Eight Great Preschool
Activities At Home
Q. I'm looking for anything I can do to get my daughter to
quit watching so much TV. What are some things that will be helpful to get her
to concentrate in school and enjoy reading?
Great goals! With your attitude, you should have no problem
You might consider putting that
television in storage, or moving it to your bedroom for a few years. Out of
sight, out of mind! It's a powerful rival for your child's attention and
engagement that you don't need to be fighting in these important preschool
It's nice to do one "educational"
thing with your child every day, whether it's a walk in the park talking about
the names of the different trees and plants, or a trip to the zoo, or just
folding laundry with you and counting socks and buttons and so forth for early
math experience. It certainly doesn't have to cost anything, and doesn't have
to be elaborate. Just be intentional about being your child's first and best
teacher - and you will be!
Here are eight great ideas from the book listed
in "Homework," below:
- Read to your
child every night for 30 minutes or more. Don't get too "teachy" - don't
ask your child to read letters or words. But do interact: ask your child,
"Hmm. Wonder why he did that?" or "Hmm. Wonder what will happen next?" Let
your child turn the pages or lift the flaps; young children LOVE to be
active. Don't worry if it's the same story over and over; kids love
repetition. Rejoice if your child can read the words he or she already knows;
that's how reading gets started!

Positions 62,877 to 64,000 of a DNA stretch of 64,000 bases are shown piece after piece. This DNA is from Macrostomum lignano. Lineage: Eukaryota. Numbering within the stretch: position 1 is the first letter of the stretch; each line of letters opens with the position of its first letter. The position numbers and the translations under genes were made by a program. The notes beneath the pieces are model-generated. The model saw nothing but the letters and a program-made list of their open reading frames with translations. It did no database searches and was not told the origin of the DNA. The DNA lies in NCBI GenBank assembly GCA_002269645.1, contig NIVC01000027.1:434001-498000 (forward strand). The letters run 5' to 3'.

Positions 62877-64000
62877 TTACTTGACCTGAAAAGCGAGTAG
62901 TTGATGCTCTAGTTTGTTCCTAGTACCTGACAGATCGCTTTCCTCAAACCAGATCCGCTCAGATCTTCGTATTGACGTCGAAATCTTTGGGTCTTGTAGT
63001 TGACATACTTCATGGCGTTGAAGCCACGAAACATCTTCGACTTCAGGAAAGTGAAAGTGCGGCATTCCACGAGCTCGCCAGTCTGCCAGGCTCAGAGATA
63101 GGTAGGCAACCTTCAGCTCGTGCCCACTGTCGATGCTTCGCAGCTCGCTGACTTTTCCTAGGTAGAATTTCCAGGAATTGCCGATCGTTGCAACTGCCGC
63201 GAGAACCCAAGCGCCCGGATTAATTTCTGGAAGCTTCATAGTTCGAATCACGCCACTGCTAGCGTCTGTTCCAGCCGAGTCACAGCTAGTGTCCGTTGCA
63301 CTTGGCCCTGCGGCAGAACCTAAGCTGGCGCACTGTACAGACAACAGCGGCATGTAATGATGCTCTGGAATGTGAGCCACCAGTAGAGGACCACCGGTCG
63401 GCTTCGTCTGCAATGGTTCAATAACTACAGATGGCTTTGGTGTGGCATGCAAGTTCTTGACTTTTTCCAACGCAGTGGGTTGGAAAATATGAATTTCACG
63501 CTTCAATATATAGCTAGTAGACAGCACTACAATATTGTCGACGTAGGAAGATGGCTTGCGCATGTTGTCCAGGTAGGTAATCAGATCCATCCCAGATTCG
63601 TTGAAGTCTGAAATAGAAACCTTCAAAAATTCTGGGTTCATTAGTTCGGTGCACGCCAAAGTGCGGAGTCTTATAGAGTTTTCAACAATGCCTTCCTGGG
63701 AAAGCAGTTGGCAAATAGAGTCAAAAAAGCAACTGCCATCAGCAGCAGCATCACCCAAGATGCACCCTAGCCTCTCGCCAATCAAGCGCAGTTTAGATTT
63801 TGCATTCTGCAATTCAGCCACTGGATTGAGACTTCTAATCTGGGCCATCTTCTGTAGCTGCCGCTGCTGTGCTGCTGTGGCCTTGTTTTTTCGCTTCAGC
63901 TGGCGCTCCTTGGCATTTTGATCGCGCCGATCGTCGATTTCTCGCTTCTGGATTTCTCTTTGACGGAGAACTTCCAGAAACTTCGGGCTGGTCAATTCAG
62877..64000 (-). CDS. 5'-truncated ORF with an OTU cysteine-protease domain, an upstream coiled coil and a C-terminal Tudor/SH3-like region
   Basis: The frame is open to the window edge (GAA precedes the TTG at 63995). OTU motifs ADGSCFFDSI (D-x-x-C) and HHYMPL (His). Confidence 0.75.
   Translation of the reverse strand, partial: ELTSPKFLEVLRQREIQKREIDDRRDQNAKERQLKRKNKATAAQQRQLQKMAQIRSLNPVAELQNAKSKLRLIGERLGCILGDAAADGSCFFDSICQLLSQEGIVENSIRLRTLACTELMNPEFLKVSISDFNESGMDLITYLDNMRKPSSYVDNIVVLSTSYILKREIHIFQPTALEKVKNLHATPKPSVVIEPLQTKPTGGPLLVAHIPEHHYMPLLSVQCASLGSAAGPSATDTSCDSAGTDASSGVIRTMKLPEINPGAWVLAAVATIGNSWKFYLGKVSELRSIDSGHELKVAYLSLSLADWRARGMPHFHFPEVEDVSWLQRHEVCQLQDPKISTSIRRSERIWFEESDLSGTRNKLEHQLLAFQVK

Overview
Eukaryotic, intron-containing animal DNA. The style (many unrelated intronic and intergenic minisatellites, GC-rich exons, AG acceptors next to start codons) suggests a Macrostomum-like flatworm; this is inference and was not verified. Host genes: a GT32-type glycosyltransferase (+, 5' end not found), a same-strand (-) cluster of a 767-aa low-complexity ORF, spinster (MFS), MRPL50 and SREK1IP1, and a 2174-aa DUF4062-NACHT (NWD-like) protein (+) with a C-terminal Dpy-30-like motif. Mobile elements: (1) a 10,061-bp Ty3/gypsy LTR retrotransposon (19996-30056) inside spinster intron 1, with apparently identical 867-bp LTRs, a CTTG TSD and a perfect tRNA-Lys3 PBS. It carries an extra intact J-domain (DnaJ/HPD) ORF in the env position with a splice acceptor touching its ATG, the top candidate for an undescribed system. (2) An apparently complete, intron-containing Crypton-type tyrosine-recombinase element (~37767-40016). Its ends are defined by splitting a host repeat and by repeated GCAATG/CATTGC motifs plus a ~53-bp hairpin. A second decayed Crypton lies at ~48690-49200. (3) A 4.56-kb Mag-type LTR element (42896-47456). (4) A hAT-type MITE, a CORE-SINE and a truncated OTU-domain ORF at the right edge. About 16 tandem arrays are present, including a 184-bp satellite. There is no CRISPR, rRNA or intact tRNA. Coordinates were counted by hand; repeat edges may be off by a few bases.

- Take your
child to the library every week to check out books, especially if you can
time it for story hour, and have a chance for your child to do finger
plays and crafts.
- Give your
child colorful markers or colored pencils and blank paper. Always tape one
piece of paper up on your refrigerator, to show your child you value his
or her work. Scribbling builds hand muscles for writing later, and kids
need to know that the marks they put down on paper are important.
- Give your
child a blackboard and chalk. You can sometimes get a free easel
blackboard at the end of the year from a school that's going to throw it
away, anyway, or check garage sales.
- If you're
going to be away, write a message or poem to your child and leave it in
his room or lunchbox. If your child can't read yet, he or she can have the
babysitter or teacher read it. You need to be showing your child
constantly that words are important, useful and fun.
everything with your child's name - clothes, toys, the hook where the
jacket goes, etc. Children love to see their names on everything and the
first word they usually write is their name, so give them a head start on
- Check out
alphabet books from the library, and make your own. Staple together 26
pieces of blank paper, write a letter on each page, and give your child
markers or old magazines and catalogs with scissors. Your child can draw a
picture that starts with each letter, or cut a picture out of a magazine
and tape it in place. She can write her name or the names of her friends
on the various pages, too, and draw their pictures.
- Put magnetic
letters on the refrigerator, and in your spare moments, have fun arranging
them into names and words with your child.
Homework: Book, Read to Me: Raising Kids Who Love to Read by Bernice E. Cullinan.